Fifteen-year-old Tiesha Anderson remembers the day her classmates started treating her differently.
“When the cameras were following me at school, people I didn’t even know would come up to me and start talking to me,” she recalls of her time hunting a Lake Huron shipwreck.
Project Shiphunt, helmed by Sony Corp. and Intel Corp., selected five students from Arthur Hill High School in Saginaw, Mich. to participate in the search and a documentary about it.
The companies collaborated on the project to demonstrate the potential of their technologies.
Based at NOAA’s Thunder Bay National Marine Sanctuary in Alpena, Mich., the companies wanted to select students in the state.
“We chose Arthur Hill High School because the students from there showed the most raw excitement,” Sony spokesperson Ken Byers said. “These kids have the raw science and technology skills to undertake such a big project, and were keen to learn. Many of the students expressed that the experience would be a springboard for them.”
James Delgado, director of Maritime Heritage at the National Oceanic and Atmospheric Administration, led the hunt, acting as the students’ mentor.
“We needed students that were willing to work hard and had an interest in the opportunity,” Delgado said. “It empowered them to take critical steps in their own lives. We wanted the experience to give them a better understanding of science, history, archaeology, and in picking a career.”
Delgado is based in Maryland. But he recognized the importance of the Great Lakes in this project.
“The Great Lakes have tremendous significance for the U.S.,” he said. “More than 100 wrecks there haven’t been found.”
In May Sony provided the team with laptops used to find a sunken ship. When 17-year-old James Willett learned about the opportunity, he knew it could open doors for his goal to become a video game designer.
“[The project] got me more used to computers and opened my eyes,” he said. “It showed me what I could use to make myself better able to do that job well, and give me new ideas if I don’t decide to continue down that path.”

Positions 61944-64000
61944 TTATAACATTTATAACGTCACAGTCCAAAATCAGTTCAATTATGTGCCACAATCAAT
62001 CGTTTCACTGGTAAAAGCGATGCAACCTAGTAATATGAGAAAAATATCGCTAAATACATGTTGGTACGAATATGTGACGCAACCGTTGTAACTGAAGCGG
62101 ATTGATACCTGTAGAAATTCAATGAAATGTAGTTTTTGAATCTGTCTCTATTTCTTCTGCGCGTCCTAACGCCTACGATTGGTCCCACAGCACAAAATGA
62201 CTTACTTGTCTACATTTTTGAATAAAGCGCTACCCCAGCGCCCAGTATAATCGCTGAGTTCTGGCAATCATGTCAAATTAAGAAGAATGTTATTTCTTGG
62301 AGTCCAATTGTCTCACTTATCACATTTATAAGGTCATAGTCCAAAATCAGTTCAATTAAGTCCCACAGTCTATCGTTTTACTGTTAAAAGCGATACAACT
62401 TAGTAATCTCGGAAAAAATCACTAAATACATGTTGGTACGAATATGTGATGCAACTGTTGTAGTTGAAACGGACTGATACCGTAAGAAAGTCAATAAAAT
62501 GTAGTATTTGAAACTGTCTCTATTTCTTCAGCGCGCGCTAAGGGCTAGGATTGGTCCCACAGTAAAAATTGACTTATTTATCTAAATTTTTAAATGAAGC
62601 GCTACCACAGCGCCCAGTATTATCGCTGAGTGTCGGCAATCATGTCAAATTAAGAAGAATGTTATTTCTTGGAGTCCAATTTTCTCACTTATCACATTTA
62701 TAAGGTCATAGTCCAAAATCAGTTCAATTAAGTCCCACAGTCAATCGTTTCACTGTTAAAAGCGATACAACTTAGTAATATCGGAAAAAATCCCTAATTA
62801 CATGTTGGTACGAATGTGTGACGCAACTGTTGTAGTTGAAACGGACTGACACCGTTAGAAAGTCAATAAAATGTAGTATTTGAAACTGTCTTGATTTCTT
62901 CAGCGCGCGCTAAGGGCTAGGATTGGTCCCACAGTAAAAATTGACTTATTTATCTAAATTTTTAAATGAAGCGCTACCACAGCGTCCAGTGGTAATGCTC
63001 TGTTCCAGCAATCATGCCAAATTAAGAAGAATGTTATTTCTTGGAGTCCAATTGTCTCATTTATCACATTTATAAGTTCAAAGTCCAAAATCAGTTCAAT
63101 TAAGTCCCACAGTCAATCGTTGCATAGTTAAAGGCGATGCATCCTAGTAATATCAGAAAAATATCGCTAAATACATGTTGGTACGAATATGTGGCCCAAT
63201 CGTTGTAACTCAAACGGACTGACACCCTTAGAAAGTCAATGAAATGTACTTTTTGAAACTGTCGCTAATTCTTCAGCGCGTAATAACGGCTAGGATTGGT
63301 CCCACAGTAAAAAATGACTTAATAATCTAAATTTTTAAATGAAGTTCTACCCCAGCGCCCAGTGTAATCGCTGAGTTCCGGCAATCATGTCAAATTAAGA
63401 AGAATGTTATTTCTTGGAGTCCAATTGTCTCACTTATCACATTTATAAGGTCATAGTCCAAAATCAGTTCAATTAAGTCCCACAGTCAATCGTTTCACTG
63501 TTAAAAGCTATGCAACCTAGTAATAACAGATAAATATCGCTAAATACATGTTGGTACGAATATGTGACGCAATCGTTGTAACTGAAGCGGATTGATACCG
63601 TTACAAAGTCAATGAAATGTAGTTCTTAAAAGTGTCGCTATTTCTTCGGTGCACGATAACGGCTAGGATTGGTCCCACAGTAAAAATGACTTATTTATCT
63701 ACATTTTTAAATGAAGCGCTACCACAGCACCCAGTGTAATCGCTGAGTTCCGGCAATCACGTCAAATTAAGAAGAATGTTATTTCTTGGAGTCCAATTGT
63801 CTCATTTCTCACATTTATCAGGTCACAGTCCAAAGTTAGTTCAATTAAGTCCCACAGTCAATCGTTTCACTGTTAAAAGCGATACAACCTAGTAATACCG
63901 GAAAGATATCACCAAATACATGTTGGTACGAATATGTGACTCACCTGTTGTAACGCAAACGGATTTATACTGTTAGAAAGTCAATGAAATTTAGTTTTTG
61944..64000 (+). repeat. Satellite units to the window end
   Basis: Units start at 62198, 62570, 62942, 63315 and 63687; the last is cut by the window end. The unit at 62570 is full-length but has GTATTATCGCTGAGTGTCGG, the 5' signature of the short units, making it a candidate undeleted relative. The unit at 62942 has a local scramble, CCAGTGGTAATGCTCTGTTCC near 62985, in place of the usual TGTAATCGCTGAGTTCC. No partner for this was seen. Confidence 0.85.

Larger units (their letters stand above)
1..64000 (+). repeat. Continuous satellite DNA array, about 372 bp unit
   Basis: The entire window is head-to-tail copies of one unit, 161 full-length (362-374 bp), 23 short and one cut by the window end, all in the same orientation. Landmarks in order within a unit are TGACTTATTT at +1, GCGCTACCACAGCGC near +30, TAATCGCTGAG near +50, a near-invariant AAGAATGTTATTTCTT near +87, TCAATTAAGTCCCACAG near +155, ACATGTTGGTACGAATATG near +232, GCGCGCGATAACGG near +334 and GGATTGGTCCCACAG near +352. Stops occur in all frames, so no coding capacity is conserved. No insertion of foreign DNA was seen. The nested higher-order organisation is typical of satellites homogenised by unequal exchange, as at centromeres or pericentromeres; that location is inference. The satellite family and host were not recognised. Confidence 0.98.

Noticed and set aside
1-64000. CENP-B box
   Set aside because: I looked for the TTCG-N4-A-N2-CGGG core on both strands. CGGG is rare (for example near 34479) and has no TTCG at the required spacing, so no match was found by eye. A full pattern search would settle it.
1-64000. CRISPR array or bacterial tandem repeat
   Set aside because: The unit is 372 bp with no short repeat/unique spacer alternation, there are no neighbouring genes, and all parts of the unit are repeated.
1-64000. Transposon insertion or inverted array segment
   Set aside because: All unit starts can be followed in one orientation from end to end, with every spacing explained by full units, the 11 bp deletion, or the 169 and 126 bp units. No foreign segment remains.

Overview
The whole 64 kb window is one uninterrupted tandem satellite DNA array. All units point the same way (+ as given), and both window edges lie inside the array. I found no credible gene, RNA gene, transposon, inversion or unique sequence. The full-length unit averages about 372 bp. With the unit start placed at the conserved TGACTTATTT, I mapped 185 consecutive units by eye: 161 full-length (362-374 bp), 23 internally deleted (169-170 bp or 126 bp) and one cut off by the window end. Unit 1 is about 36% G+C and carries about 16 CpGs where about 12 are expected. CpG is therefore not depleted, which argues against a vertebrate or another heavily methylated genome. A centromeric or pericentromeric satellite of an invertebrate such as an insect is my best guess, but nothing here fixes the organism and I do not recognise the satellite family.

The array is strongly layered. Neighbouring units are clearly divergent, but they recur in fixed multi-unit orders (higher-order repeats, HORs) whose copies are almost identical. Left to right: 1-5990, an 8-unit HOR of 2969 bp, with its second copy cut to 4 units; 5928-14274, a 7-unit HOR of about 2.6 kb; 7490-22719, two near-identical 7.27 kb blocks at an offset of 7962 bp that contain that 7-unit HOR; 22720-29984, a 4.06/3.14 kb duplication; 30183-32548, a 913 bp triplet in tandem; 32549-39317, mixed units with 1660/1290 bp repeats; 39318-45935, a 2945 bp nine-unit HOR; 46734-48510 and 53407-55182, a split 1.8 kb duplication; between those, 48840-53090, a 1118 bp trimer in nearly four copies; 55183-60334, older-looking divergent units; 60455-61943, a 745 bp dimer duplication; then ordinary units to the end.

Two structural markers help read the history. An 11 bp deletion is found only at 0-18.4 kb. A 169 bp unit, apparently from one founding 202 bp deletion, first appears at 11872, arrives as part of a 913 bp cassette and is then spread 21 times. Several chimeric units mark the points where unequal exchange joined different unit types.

While on the lake, Willett operated a remote vehicle, a robot that carries 3-D cameras or sonar gear and serves as eyes for underwater exploration. The laptops process data from the robot to locate the ship.
“I got to drive a joystick,” he said. “It was like playing video games.”
While Anderson had her future in mind, the adventure was the biggest draw.
“I wanted to do something different,” she said. “It sounded like a good opportunity to work on my resume but have fun at the same time.”
Anderson and Willett worked with fellow students Yer Vang, Tirrea Billings and Cody Frost. They were assigned to research the lake, shipwreck and vessel characteristics. They then spent 10 days on the lake. In the end, they found not just one ship, but two.
The schooner M.F. Merrick and steel freighter RMS Etruria each sank in the 1880s.
“Ocean exploration and research in NOAA has a mission which is simply stated, to boldly go,” Delgado said in a Sony video.
This mission was undoubtedly achieved for these students, Delgado explained.
“They moved beyond their comfort level,” he said. “Some of them had never been on a boat before. They had never seen technology like that deployed. They had definitely never worked on robotic systems. They participated every step of the way. Learning by doing is the most challenging and rewarding. In that, all five of them boldly went.”
“By the time I came back, my friends said I changed,” Willett said. “I had so much more self-confidence … [The entire project] was awesome. There isn’t one moment I didn’t cherish.”
There is one moment, though, that sticks out in Anderson’s mind as she looks back on Project Shiphunt.
“In the camera we saw a blurry view of the ship,” she recalled.
The students got to sign a plaque that was put on the ship.
The hour-long documentary will air Aug. 30 at 10 p.m. ET on the independent television and online network Current Media.